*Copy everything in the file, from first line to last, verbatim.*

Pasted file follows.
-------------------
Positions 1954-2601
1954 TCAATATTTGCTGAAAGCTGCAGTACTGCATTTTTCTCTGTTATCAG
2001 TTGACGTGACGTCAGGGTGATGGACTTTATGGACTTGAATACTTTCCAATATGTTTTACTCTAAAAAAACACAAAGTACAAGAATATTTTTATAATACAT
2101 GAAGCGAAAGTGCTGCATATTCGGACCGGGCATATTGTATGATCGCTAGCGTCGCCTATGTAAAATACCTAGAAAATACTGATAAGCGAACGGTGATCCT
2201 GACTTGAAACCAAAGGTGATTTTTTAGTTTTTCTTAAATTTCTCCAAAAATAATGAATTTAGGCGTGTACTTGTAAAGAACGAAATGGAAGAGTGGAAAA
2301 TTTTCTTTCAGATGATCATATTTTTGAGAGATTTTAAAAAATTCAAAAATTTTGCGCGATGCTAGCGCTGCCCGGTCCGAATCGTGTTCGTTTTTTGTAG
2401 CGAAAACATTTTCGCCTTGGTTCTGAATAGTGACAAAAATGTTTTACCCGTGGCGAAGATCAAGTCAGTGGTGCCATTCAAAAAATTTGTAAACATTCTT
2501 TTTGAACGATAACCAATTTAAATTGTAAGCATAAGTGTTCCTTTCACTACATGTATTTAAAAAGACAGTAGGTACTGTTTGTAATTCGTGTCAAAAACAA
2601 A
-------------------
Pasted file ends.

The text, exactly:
Positions 1954-2601
1954 TCAATATTTGCTGAAAGCTGCAGTACTGCATTTTTCTCTGTTATCAG
2001 TTGACGTGACGTCAGGGTGATGGACTTTATGGACTTGAATACTTTCCAATATGTTTTACTCTAAAAAAACACAAAGTACAAGAATATTTTTATAATACAT
2101 GAAGCGAAAGTGCTGCATATTCGGACCGGGCATATTGTATGATCGCTAGCGTCGCCTATGTAAAATACCTAGAAAATACTGATAAGCGAACGGTGATCCT
2201 GACTTGAAACCAAAGGTGATTTTTTAGTTTTTCTTAAATTTCTCCAAAAATAATGAATTTAGGCGTGTACTTGTAAAGAACGAAATGGAAGAGTGGAAAA
2301 TTTTCTTTCAGATGATCATATTTTTGAGAGATTTTAAAAAATTCAAAAATTTTGCGCGATGCTAGCGCTGCCCGGTCCGAATCGTGTTCGTTTTTTGTAG
2401 CGAAAACATTTTCGCCTTGGTTCTGAATAGTGACAAAAATGTTTTACCCGTGGCGAAGATCAAGTCAGTGGTGCCATTCAAAAAATTTGTAAACATTCTT
2501 TTTGAACGATAACCAATTTAAATTGTAAGCATAAGTGTTCCTTTCACTACATGTATTTAAAAAGACAGTAGGTACTGTTTGTAATTCGTGTCAAAAACAA
2601 A